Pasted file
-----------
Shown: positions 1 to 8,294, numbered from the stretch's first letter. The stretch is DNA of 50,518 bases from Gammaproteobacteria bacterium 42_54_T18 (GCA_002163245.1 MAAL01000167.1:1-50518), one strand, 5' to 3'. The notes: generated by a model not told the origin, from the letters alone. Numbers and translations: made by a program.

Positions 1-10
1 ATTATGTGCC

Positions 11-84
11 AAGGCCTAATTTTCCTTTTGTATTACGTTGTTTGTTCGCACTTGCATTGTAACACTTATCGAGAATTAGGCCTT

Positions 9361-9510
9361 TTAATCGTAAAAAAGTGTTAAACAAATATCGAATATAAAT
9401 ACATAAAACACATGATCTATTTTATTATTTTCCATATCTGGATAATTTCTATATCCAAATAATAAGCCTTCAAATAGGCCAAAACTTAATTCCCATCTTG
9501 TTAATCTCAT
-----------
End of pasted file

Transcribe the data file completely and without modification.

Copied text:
Shown: positions 1 to 8,294, numbered from the stretch's first letter. The stretch is DNA of 50,518 bases from Gammaproteobacteria bacterium 42_54_T18 (GCA_002163245.1 MAAL01000167.1:1-50518), one strand, 5' to 3'. The notes: generated by a model not told the origin, from the letters alone. Numbers and translations: made by a program.

Positions 1-10
1 ATTATGTGCC

Positions 11-84
11 AAGGCCTAATTTTCCTTTTGTATTACGTTGTTTGTTCGCACTTGCATTGTAACACTTATCGAGAATTAGGCCTT

Positions 9361-9510
9361 TTAATCGTAAAAAAGTGTTAAACAAATATCGAATATAAAT
9401 ACATAAAACACATGATCTATTTTATTATTTTCCATATCTGGATAATTTCTATATCCAAATAATAAGCCTTCAAATAGGCCAAAACTTAATTCCCATCTTG
9501 TTAATCTCAT